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Retiring thoughts


Cait
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So, I told my staff today that this will be my last year as Manager. My Husband retires in January 2015 and we will be moving back to Yorkshire as soon as the house is sold after that.

 

I've been doing it for so long now (since 1990) that it's second nature and I'm so used to filling every waking hour with it that it's going to be hard to hand over knowledge that I have gained as needed over the years.

 

So my point is, has anyone out there done this, and how did you manage the handover?

 

I'm starting with handing over the register to my Deputy - she now has day-to-day responsibility for it and any changes that come along. What should I give her next? I don't want to overload her, but there's lots to get to grips with!

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i guess it depends how you run. Are you owned by a group, charitable etc. From memeory, I think you are a pvi. If she is going to need to manage the business side, then that's where I would start. Otherwise, I would start with policies and procedures, going through the stautory framework etc, as this gives a good overall understanding of how it all fits together and why!

 

Best of luck to you as you take on this year of lasts.....going to be exciting, but tough emotionally I should imagine.

Edited by eyfs1966
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Don't know whether to say sorry to hear that or not Cait. I'm sure it will be an emotional year for you, but hopefully an exciting one as well, as you start looking ahead to all the possibilities. Can't offer any advice on the practicalities of handing over your setting, but I thought I'd remind you that we give free life membership for FSF retirees, so you can still keep in touch with your friends here! :1b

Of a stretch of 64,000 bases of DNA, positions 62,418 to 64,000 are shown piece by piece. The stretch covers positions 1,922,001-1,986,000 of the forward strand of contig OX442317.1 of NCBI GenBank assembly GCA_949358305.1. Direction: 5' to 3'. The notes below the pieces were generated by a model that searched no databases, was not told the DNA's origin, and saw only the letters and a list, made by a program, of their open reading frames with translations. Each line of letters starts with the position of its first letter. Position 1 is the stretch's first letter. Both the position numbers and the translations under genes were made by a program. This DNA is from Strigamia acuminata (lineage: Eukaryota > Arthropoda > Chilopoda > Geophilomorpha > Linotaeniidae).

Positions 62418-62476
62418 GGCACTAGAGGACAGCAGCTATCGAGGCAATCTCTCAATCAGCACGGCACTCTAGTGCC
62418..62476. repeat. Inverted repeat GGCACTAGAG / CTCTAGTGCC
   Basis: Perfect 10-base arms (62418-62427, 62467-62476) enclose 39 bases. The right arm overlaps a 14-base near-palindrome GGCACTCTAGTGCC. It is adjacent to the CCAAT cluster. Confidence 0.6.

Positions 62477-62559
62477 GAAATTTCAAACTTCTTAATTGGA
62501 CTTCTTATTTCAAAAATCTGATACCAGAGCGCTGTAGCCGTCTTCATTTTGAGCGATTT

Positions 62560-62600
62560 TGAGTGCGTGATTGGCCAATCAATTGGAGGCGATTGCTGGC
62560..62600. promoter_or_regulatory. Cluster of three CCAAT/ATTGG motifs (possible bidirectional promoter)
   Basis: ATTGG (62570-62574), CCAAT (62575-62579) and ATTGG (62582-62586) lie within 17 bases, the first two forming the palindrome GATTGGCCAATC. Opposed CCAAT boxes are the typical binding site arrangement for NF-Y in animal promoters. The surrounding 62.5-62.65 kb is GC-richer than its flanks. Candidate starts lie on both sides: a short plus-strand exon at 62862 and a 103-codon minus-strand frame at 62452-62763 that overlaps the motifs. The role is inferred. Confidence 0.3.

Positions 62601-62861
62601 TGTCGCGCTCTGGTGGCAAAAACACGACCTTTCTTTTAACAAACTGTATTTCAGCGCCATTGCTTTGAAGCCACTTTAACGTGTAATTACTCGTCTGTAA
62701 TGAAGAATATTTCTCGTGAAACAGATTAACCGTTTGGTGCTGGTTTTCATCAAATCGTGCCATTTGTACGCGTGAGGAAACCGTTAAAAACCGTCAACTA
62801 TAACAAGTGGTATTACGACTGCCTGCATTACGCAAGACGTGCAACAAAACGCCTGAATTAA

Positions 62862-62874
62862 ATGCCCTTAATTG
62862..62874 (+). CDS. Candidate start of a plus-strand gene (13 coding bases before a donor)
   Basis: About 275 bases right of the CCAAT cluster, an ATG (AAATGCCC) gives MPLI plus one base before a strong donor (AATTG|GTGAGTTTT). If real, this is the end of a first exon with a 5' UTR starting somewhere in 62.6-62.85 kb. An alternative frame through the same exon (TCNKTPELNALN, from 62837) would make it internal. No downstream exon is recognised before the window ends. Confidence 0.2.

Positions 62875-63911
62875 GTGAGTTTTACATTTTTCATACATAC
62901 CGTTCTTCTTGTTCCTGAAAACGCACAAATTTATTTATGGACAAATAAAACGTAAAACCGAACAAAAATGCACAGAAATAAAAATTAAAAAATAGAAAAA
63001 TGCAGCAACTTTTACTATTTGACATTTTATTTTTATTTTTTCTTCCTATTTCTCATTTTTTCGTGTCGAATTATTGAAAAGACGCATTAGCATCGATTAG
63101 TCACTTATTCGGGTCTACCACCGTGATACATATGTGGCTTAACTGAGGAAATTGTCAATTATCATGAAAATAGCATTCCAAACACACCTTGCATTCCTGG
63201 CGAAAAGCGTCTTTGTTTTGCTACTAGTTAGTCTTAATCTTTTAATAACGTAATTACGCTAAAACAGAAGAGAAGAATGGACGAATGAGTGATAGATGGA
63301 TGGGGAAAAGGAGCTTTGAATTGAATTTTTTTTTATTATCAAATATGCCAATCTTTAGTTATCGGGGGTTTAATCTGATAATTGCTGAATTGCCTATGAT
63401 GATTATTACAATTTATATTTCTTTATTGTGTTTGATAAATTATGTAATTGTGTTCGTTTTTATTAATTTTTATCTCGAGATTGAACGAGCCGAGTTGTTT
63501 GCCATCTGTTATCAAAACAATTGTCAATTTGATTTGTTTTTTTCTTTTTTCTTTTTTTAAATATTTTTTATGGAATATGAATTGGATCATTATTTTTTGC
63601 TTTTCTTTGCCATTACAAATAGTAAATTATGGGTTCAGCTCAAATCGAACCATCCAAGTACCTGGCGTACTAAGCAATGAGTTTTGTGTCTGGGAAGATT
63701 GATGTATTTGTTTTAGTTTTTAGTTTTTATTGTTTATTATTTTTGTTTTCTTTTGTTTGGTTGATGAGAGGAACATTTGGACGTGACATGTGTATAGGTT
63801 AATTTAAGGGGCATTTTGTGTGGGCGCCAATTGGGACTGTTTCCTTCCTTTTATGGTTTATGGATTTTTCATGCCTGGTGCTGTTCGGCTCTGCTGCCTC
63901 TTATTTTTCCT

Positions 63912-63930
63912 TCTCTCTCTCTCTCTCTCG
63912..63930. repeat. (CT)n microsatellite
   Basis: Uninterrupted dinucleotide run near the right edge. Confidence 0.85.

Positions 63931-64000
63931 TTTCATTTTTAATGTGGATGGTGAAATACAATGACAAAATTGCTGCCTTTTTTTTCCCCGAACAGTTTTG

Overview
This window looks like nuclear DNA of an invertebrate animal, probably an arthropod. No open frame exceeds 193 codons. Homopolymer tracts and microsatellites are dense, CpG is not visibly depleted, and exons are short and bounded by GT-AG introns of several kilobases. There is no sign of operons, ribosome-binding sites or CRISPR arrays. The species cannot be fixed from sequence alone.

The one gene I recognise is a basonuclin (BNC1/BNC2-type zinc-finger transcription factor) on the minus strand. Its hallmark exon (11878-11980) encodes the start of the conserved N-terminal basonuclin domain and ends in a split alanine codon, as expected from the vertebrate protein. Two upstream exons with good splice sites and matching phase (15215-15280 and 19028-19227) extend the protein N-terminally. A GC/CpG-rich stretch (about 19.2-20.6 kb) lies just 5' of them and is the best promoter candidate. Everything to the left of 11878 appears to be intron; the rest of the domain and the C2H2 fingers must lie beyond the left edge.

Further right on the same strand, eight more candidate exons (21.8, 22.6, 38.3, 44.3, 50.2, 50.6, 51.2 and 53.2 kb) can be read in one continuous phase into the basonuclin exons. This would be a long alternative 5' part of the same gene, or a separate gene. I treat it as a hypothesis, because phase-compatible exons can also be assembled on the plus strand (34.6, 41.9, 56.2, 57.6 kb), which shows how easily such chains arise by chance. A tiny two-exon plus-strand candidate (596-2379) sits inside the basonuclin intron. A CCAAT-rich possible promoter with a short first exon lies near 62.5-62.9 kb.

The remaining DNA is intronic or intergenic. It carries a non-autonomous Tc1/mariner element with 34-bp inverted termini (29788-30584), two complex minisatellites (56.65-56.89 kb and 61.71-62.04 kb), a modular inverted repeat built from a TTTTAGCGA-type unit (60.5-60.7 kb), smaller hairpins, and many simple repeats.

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Wow, another exciting journey, moving onto pastures new, I'm sure filled with wonderful stories and memories from your many years there, but quite an emotional decision, it does get in your bones this Early Years mylarky. I was only saying a similar thing to our Administrator today, haven't been at our setting for 22 years, gosh it's gone so quickly, but not yet.

But from a practical side of things.

Policies and all your procedures, including insurance, accident, incident records.

Finance and any accounts.

Whose already responsible for what.

Wages.

DBS checks.

Ofsted issues.

Appraisals, supervisions.

Not sure how you organise intake but this can be quite hefty to sort if you have many places.

Funding forms and completion online.

Rotas if any.

I'm sure there are a million, trillion other things you do but they are the ones that jump out at me.

Life long membership with FSF sounds fab too.

Hugs Fx

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I know :( ........well I hope she knows that I will continue to email her with all my worries/triumphs and/or anything else I need to share - retired or not! :ph34r:xD

 

There's never any escape, just like the Prisoner, we will send out that big ball thingy to bring her back to the ipad

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When I was handed over to and when I handed over to someone else we tried to do a handover throughout the year, so as each time something came up we dealt with it in a hands on way. It also meant that little things that only happen once a year, booking photographer, arranging a visit from the man in the red suit, etc didn't get missed. And then my predecessor stayed in touch for a year to be able to answer all those 'what do I do if...?' questions. I did the same on my exit.

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Wow Cait! That's a huge decision - but it is good to have a plan and Mr Cait's retirement will be a milestone in both your lives.

 

I can't really help with your query though, but I'd say you are very wise to make a plan of what needs to be handed over and when, and to give your deputy the chance to take over responsibilities gradually with you still there to support her.

 

Enjoy planning the next stage of your lives together - make lots of exciting plans of things to do and places to see. You'll have so much time on your hands (but I wonder how long it will be before we hear you telling us that you don't know how you found time to work, what with everything on your daily agenda, post retirement!).

 

Sending lots of hugs! :wub:

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Wow Cait! What a change.

You are clearly, as usual, putting in a lot of thought and preparation to this move. Spreading the handover process over the year sounds ideal.

I can't imagine you walking away from Early Years altogether. Do you think you'll be able to resist if a nearby pre-school is crying out for your skills and experience?